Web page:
Submitted by Charity Schweitzer Town of Redcliff’s,
protective services coordinator
Winter is an excellent time to review your family’s emergency plan. An emergency plan will help your whole family know what to do and where to meet if there is an emergency. We are not always together when there is an emergency. It is important to review plans because we do not use them often and so it can be easy to forget the details.
The holiday season brings people together, and time to bring out our favourite decorations. If you like to add the warm glow of candles to your décor, consider the safer LED options. Be careful of the placement of real candles and keep children and pets away from lit candles, matches, and lighters. Candles start more than one-third of home decoration fires. Although Christmas tree fires are rare, they can be severe. Be sure to keep your tree watered and place your tree away from heat sources. Use lights that have the label of a recognized testing laboratory and replace lights that have worn or broken cords. You can find more winter and holiday safety tips at www.nfpa.org and even some fun projects for kids.
Safety protocols have not changed much over the past few years. The basics are still essential: test your smoke alarms, stay in the kitchen when cooking on the stovetop, have an up-to-date fire escape and emergency plan with an emergency kit. https://www.alberta.ca/build-an-emergency-kit.aspx has tips on how to make a home emergency kit. Shovelling your sidewalks also helps prevent trips and falls for you and others in the community. Redcliff is great at helping each other in this way. Downloading the Alberta Emergency Alert app will allow you to sign up for alerts issued by the Town’s Emergency Management during a disaster or emergency. Compatible LTE smartphones will receive critical alerts but downloading the app will allow residents to receive detailed follow-up information.
Our weather changes quickly and winter storms can cause extreme cold temperatures, power failures, loss of communication, and icy roads. If you have a generator, it should be used in a well-ventilated location outside, at least five feet (1.5 metres) away from all doors, windows, and vent openings. Measure the 5-foot (1.5 metres) distance from the generator exhaust system to the building. Never use a generator (or a BBQ) in an attached garage, even with the door open. Before considering using an emergency generator during a power outage, check with furnace, appliance, and lighting fixture dealers or manufacturers regarding power requirements and proper operating procedures. In the case of a power outage, stay warm with extra blankets, sleeping bags, and warm winter coats. If you have a wood-burning fireplace, be sure it is up to code and have the chimney cleaned and checked for cracks. Winter safety and other emergency information can be found at www.getprepared.ca.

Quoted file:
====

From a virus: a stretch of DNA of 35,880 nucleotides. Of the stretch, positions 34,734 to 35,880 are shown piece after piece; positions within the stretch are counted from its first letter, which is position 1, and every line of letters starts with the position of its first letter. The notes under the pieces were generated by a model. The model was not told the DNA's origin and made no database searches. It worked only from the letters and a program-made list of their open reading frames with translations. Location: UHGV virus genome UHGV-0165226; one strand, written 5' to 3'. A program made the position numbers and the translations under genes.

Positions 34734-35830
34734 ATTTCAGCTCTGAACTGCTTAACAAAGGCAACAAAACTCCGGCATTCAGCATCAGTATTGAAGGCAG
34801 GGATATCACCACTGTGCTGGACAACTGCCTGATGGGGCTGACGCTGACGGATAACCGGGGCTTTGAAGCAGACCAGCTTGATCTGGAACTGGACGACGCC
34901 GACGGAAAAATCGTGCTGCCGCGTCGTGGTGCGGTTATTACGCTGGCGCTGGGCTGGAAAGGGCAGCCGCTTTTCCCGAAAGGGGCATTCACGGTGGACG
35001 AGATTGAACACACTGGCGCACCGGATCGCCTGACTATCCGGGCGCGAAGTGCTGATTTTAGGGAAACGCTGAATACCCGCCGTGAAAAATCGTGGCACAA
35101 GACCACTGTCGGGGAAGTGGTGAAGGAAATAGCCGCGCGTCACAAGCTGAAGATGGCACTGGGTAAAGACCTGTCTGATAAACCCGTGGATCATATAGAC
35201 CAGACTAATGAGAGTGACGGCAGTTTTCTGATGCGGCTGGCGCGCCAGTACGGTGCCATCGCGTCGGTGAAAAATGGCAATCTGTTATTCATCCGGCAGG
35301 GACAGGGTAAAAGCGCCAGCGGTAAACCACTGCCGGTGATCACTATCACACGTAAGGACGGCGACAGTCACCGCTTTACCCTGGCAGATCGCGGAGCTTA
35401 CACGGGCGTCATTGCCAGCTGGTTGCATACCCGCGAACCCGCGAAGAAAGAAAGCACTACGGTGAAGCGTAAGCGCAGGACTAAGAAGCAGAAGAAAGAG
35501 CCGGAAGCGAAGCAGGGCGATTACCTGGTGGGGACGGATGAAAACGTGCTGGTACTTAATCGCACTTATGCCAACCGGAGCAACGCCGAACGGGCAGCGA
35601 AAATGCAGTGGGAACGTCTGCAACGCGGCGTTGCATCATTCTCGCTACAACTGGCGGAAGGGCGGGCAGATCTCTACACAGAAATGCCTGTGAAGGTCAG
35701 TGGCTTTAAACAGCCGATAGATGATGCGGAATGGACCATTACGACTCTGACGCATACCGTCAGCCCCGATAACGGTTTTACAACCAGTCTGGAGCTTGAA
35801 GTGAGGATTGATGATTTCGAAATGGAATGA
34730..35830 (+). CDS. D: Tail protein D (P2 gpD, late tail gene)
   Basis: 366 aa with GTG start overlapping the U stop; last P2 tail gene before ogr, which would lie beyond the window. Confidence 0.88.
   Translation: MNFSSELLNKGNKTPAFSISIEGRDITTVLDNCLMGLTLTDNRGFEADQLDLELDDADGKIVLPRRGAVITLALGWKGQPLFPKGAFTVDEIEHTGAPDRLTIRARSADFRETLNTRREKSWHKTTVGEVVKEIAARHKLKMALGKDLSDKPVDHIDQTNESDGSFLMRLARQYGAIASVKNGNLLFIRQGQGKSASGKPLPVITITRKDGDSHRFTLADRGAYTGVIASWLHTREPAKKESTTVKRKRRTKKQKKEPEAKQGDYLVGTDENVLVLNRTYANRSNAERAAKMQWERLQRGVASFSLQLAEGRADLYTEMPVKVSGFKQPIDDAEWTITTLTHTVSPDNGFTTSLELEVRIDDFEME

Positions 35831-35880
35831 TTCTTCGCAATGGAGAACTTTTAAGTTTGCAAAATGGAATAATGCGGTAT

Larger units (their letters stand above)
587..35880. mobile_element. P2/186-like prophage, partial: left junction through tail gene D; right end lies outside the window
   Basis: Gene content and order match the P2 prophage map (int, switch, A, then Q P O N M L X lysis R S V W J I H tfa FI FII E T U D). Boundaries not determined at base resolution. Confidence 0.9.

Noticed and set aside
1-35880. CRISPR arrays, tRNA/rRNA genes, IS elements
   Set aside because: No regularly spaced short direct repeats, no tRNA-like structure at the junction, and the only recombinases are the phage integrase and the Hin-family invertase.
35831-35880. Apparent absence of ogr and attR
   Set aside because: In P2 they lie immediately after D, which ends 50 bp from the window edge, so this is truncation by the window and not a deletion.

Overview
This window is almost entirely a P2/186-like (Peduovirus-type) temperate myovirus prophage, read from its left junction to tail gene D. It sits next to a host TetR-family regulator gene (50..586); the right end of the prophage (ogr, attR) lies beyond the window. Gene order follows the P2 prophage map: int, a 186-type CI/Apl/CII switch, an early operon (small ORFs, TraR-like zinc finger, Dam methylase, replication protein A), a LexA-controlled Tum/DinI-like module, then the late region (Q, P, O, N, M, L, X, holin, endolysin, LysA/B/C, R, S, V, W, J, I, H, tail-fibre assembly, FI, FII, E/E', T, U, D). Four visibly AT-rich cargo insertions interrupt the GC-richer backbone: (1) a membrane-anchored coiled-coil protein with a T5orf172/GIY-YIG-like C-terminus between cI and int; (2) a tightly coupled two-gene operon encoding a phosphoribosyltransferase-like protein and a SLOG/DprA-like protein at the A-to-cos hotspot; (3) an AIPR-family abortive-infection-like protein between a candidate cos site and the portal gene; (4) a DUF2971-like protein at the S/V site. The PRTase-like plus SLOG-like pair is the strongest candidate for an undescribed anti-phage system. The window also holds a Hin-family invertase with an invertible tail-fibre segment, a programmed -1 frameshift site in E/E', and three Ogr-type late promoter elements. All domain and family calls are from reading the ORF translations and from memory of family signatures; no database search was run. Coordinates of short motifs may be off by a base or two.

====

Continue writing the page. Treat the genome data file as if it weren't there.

If you must travel during a winter storm, do so during the day and let someone know your route and arrival time. If your vehicle gets stuck in a blizzard or snowstorm, stay in your vehicle. Allow fresh air in your car by opening the window slightly on the sheltered side – away from the wind. You can run the car engine for about 10 minutes every half-hour if the exhaust system is not blocked by snow. Check the exhaust pipe periodically to make sure it is not blocked. Remember: you can’t smell potentially fatal carbon monoxide fumes.
COVID-19 has impacted everyone, and with so many people staying home to help stop the spread, it is even more important to be sure that you have covered the basics of home safety and are prepared. Guidance and restrictions are always being updated, so be sure to stay current with the information from www.alberta.ca so that our families and community will be safe and healthy.
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